Note that many titles that call themselves and are generally referred to as “electronic journals” do not meet all the requirements of the AACR2R serial definition. Marilyn Geller states that many so-called electronic journals such as the Journal of Electronic Publishing or Olive Tree are really cumulative electronic archives to which articles are continously added. However, they lack chronological or numeric order and the grouping of articles into issues. 78 In a similar vein, Ed Jones terms electronic indexing and abstracting services, such as Library Literature, “dynamic databases, in a perpetual state of cumulation (and not serial cumulation).” 79 In the online version, the new entries that are continously added lead to new cumulations of the entire database without producing separate parts. Likewise, each quarterly Library Literature CD-ROM disk contains a total cumulation of the database back to 1984. In contrast, the print versions of indexes and abstracts are genuine serials because each issue represents a separate part. Print cumulations usually compile several previous issues but seldom the entire backrun of the service.

A related question concerns the classification of listservs. According to Sharon H. Domier’s thoughtful analysis, electronic conferences and listservs share with serials the intention to continue indefinitely and a list of subscribers. A serial and an electronic conference are similar in that a serial has a publisher and an electronic conference has a host computer; a serial has an editor and an electronic conference has a list owner; and a serial is characterized by numerical or chronological numbering, while an electronic conference contains messages with a time and date. But Domier concludes that many electronic conferences “would seem to fail the ‘serials’ test because they do not have consecutive numbering schemes.” She notes, however, that an electronic conference digest, which compiles and sends messages on a daily basis to designated users, could be considered a serial because of its consistent chronological organization. 80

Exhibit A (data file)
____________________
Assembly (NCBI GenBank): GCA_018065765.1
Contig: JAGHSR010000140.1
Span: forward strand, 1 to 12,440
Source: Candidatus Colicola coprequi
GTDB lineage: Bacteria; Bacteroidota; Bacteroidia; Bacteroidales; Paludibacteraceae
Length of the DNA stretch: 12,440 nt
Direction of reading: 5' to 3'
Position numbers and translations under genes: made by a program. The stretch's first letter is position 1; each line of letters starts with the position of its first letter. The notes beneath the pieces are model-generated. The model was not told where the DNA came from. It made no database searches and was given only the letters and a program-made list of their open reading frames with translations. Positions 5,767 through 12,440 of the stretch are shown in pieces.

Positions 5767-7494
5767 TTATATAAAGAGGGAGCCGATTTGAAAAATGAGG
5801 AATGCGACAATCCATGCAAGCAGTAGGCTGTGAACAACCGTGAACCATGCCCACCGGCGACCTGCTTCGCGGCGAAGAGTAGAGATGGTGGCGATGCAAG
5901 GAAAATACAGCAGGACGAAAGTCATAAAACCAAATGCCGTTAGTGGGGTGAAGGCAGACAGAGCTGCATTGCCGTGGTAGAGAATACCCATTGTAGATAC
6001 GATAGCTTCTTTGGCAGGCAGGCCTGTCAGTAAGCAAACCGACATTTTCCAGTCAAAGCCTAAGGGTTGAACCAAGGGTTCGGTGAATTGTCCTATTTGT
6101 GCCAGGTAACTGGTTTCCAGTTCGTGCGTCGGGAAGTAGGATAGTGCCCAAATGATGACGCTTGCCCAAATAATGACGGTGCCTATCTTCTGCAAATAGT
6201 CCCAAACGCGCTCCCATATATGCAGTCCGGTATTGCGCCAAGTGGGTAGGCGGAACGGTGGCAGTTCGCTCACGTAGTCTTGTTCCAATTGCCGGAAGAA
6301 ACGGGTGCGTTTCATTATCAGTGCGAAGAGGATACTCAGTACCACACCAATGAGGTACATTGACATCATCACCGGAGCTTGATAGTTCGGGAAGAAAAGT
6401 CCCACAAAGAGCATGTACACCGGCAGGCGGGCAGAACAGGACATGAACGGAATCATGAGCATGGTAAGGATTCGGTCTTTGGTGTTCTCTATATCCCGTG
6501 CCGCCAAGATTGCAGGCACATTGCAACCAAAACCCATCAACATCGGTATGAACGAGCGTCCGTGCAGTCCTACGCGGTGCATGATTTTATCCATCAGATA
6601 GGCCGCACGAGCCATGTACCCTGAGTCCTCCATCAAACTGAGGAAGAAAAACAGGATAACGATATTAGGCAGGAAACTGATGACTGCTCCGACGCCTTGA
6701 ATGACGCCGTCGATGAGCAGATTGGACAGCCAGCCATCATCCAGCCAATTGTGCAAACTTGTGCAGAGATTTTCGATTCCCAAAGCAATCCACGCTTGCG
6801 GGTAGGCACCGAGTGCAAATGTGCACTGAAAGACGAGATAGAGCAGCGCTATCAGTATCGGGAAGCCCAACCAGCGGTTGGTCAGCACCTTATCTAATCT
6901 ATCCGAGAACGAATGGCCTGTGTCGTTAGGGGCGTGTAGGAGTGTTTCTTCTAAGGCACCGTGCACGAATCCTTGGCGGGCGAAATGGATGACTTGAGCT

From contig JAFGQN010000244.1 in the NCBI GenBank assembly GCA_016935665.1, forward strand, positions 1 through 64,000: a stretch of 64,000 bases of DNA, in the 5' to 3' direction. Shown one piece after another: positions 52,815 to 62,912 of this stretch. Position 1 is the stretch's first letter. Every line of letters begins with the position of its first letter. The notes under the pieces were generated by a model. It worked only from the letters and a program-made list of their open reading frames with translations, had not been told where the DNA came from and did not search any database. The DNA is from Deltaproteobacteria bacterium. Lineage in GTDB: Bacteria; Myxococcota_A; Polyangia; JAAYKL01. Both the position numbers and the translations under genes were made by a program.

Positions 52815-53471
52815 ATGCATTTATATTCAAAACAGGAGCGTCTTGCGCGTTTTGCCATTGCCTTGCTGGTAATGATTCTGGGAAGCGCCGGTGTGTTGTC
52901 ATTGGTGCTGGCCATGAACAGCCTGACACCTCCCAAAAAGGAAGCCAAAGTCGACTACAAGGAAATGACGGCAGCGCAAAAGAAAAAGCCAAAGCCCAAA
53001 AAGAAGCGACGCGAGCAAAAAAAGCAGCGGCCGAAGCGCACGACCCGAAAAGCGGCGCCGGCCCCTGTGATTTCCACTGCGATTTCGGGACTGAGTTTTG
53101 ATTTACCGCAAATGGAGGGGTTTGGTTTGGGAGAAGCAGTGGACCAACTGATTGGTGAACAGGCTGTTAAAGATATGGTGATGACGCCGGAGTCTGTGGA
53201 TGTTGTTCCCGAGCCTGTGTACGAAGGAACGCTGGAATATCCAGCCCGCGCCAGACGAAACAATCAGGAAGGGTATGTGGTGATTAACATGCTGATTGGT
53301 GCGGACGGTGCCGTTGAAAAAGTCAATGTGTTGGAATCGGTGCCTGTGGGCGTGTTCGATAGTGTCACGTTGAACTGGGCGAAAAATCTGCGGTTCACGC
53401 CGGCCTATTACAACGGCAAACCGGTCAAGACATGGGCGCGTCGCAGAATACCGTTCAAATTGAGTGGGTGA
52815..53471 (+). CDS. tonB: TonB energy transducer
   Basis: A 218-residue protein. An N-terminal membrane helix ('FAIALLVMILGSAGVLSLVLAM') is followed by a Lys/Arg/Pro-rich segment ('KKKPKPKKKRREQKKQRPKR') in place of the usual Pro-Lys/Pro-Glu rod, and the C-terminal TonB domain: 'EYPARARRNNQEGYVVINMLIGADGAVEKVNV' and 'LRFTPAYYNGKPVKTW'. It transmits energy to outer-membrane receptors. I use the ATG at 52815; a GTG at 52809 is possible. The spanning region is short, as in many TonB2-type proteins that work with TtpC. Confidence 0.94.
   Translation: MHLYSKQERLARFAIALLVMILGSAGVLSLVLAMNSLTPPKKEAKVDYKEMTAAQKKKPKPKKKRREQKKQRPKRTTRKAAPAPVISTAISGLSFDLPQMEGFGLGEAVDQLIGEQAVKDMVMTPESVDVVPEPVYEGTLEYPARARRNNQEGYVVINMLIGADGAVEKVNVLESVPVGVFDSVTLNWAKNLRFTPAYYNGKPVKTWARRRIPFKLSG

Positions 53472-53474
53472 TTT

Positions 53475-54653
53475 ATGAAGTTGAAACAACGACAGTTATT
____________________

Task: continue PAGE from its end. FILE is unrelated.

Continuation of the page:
Crystal Graham and Rebecca Ringler have, perhaps facetiously, used bibliographic hermaphrodite to describe publications that display both monographic and serial features. They state that a bibliographic hermaphrodite possesses three characteristics: completeness in one part, the potential for updating, and the potential for indefinite continuation. Included in this category are listservs and electronic bulletin boards; WWW, gopher, and ftp (File Transfer Protocol) sites; online indexing and abstracting services; and Online Public Access Catalogs (OPACs). These publications are monographic by virtue of being complete in one part but serial in that they can continue indefinitely through limitless updating. 81

The question of whether the AACR2R serials definition should be expanded was debated in Serials Review’s spring 1996 issue. 82 Geller argues that the profession should “start stretching the definition of a serial” to accommodate continuing electronic publications that are essentially serial even if they do not meet all the requirements of the AACR2R definition (e.g., numbered parts that package articles). 83 Arguing that expanding the AACR2R definition would confuse the treatment of print serials, Graham and Ringle advocate a third category in addition to serials and monographs, based on Adele Hallam’s Cataloguing Rules for the Description of Looseleaf Publications, for items displaying both serial and monographic characteristics. 84